Raindrops and Roses
December 14, 2010 § 1 Comment
I had set out today with the intention of sharing the delights of hazelnuts in cake form but have taken one for the team and reined myself back. I guess that you have more than enough sweet things on the go right now, such that a rainy-Sunday-afternoon cake of this type is unlikely to make it to the top of the pile, and I really really want you all to make this cake. So, it will wait on the sidelines until January where it will hopefully return as a glimmer of comfort in that harshest of months. In the meantime, I will unleash on you a few of my favourite restorative mid-week meals: the kind that I use to reset in between indulgent dinners out or excessive cake-eating of the kind these couple of weeks bring.
Heidi Swanson’s blog is hardly an internet secret and deservedly so: she rescues healthy eating from the “knit your own fermented yoghurt” image and makes it elegant. Her double broccoli quinoa recipe has become one of the most-cooked dishes in our kitchen: we like it with feta and avocado on the top. I normally omit the cream in the pesto, adding a little extra oil to get the right consistency instead, but implore you not to skip the amazing chile fire oil to finish it all off. We also love the chopped miso salad which I usually make with ricotta salata in place of the tofu: it’s savory, crunchy, and filling yet light all at once.
I’ve told you all before how much I love Ottolenghi and his renowned big, bold flavours, and this sweetcorn soup with chipotle and squash is no exception. It’s a great way to use up some of the pumpkin and squashes that call out to me with their vibrant colours and knobbly forms right now. Corn, like peas, freezes very well, so if you don’t have fresh cobs in season, don’t hesitate to reach for a bag of frozen kerns. I make the full batch of soup and then freeze portions just at the stage before the soured cream and lime are added to use as fast, tasty lunches and suppers through the week. I can also recommend toasting up some tortilla strips as a garnish. And one more favourite from a lady who has become a legend in the food blogging world: the carrot and harissa salad from Smitten Kitchen is a dish that combines health and warmth which is just what I am looking for on a December Tuesday. We ate it last week with wholemeal pitta breads and some homemade hummus and it was perfect.
Clearly I can’t write a post about my favourite things without mentioning Nigel. If you’re looking for a bit more meat with your veg, look no further than this recipe, which was probably our all-time favourite kitchen discovery this past year and has perked us up many times the day after a later-than-ideal night before. And it features not just any old meat: chunks of minced lamb which you wok-fry until dark and sticky with chile and garlic infused oil, no less, before topping off with a generous amount of broccoli. It’s crunchy and chewy, spicy and soothing, all at once. I love it with fragrant brown basmati rice. Bookmark this now for new year’s day.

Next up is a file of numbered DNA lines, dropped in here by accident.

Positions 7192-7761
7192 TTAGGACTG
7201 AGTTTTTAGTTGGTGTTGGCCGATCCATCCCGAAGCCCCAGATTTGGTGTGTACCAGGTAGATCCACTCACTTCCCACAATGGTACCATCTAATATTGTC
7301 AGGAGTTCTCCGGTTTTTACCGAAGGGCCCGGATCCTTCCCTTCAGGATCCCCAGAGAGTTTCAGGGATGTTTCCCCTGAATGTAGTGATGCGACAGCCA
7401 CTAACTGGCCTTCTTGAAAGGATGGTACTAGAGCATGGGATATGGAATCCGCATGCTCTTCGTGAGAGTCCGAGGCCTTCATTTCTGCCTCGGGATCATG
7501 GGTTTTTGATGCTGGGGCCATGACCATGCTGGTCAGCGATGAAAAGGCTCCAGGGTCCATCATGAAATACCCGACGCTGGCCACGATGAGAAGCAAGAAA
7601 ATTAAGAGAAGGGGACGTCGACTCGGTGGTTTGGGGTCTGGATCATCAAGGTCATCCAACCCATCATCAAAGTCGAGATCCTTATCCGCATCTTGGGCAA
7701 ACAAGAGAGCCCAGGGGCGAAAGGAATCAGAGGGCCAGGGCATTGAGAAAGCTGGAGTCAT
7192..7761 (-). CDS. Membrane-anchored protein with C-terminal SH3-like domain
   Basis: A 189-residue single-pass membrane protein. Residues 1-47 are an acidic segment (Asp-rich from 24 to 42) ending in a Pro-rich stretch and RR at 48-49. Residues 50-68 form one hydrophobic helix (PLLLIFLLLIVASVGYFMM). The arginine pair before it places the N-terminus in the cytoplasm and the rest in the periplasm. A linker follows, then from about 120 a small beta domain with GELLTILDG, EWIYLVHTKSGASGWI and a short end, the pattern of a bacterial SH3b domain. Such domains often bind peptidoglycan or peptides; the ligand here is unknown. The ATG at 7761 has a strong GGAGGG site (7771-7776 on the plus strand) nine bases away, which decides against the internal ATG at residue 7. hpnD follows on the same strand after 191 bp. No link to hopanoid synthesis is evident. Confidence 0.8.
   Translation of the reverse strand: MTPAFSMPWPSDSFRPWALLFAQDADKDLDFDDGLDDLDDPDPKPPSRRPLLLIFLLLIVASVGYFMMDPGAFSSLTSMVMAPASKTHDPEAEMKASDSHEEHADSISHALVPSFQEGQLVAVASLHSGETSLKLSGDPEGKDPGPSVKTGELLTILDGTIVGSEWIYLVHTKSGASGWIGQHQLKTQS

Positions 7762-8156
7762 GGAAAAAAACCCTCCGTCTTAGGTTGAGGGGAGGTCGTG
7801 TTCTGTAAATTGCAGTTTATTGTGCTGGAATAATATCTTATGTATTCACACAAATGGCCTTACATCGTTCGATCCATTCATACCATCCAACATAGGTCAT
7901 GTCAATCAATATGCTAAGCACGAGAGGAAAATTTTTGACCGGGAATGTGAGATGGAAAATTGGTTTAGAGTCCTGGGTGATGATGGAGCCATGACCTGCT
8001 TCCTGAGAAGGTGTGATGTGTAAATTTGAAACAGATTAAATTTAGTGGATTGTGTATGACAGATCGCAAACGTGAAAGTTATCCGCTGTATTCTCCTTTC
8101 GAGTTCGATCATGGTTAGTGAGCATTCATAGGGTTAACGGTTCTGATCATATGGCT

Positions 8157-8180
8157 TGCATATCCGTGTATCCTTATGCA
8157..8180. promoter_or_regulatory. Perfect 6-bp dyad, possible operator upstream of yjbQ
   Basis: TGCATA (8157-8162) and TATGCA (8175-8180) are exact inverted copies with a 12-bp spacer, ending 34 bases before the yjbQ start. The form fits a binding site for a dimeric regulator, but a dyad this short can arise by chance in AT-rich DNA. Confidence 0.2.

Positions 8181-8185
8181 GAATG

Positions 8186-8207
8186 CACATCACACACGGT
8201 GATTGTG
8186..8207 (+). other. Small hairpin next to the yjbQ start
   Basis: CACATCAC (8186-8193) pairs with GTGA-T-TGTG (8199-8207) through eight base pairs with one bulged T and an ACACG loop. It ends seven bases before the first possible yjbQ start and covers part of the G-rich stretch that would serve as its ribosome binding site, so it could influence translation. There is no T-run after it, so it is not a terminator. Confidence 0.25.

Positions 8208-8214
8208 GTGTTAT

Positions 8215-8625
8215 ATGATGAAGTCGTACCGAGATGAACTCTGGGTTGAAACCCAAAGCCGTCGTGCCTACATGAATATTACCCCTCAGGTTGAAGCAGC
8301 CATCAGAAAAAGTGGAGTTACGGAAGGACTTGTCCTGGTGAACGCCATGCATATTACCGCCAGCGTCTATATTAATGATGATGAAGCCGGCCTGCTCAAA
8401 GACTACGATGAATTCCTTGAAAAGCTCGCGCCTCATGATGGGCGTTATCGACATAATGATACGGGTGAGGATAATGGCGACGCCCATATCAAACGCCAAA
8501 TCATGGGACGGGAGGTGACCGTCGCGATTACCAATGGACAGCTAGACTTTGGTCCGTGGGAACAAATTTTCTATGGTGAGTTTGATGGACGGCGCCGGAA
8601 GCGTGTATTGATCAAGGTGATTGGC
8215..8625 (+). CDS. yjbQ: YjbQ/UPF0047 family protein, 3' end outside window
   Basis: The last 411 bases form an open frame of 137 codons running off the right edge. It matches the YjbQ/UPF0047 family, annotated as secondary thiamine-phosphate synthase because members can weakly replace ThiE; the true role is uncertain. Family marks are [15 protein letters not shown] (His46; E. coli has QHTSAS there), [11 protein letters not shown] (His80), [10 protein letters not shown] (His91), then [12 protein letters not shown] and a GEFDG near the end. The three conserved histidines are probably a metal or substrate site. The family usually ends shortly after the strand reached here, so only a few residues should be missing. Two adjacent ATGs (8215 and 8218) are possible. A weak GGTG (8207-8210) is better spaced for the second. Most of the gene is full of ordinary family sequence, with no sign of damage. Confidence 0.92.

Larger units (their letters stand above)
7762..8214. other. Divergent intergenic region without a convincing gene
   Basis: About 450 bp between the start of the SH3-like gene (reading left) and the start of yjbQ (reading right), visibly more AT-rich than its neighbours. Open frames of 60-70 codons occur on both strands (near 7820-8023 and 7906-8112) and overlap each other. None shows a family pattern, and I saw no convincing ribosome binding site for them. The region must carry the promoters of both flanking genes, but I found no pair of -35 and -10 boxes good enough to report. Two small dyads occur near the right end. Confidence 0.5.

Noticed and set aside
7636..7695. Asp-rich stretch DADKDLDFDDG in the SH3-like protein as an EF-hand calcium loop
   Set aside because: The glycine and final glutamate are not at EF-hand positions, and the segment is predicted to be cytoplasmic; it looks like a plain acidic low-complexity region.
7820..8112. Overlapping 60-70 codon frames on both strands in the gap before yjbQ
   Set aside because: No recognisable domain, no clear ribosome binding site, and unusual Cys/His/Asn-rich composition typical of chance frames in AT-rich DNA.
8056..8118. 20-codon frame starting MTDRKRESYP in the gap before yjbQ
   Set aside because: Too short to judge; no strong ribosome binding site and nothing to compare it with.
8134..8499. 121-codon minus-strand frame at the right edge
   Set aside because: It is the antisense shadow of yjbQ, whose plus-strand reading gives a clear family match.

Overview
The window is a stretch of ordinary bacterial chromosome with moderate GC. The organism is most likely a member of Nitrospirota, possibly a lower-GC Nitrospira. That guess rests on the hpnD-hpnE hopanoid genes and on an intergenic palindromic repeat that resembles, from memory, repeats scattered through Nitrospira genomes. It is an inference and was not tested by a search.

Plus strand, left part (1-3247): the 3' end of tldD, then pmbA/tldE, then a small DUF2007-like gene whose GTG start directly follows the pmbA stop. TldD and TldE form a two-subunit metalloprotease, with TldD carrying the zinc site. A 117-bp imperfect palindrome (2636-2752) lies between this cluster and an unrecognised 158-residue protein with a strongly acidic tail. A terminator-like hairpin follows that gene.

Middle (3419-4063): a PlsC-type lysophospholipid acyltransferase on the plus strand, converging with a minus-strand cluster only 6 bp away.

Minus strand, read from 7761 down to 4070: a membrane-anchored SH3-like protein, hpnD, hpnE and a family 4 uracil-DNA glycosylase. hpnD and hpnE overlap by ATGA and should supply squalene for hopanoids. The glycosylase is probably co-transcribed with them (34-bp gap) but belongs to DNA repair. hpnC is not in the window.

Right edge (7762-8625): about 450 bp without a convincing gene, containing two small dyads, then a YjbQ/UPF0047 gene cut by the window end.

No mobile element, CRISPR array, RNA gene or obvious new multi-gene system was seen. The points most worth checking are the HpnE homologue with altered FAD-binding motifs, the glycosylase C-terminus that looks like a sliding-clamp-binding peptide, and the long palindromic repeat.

Lamb and Broccoli Stir-Fry
Adapted from Tender Volume 1: A Cook and His Vegetable Patch by Nigel Slater
Yields 2 hearty servings
a medium sized head of broccoli or a medium bunch of broccolini (see note below)
3 spring onions
3 cloves garlic
2 hot red chiles
3 tbsp groundnut or canola oil
300g / 1/2lb minced lamb
1 tbsp fish sauce
1 tsp sugar
a small handful of coriander (cilantro) leaves
If you decide to use broccolini, which I prefer in this dish, you don’t need to blanch it as the smaller stems cook fine from the stir-fry stage. Otherwise start by blanching the florets of broccoli in boiling water for a minute. Drain and set aside, running in cold water for a minute or so to stop the cooking.
Chop the spring onions and peel and finely chop the garlic. Seed the chiles and chop them finely too. Get the oil very hot in a wok then cook the chiles, garlic and onions till soft but not coloured. You will need to stir them constantly and quickly.
Crumble the minced lamb into the wok and let it colour to a rich, golden brown. You’ll need to be a bit brave here – let it really crisp up before you add the rest of the ingredients. Avoid moving the meat too much initially so that it sautes in the oil and seals rather than leaching out its juices which can lead to it boiling rather than searing in the pan.
Add the drained broccoli or the raw broccolini and continue to cook, stirring, for a couple minutes more. Mix the lime juice, fish sauce and sugar in a small bowl. Tip into the hot pan and allow to sizzle briefly, scraping at the bottom of the pan and ensuring that all the gooey parts from the lamb are reincorporated. Check the seasoning and add more salt and lime as desired, and then turn off the heat, stir in the coriander/cilantro, and serve while sizzling, over rice.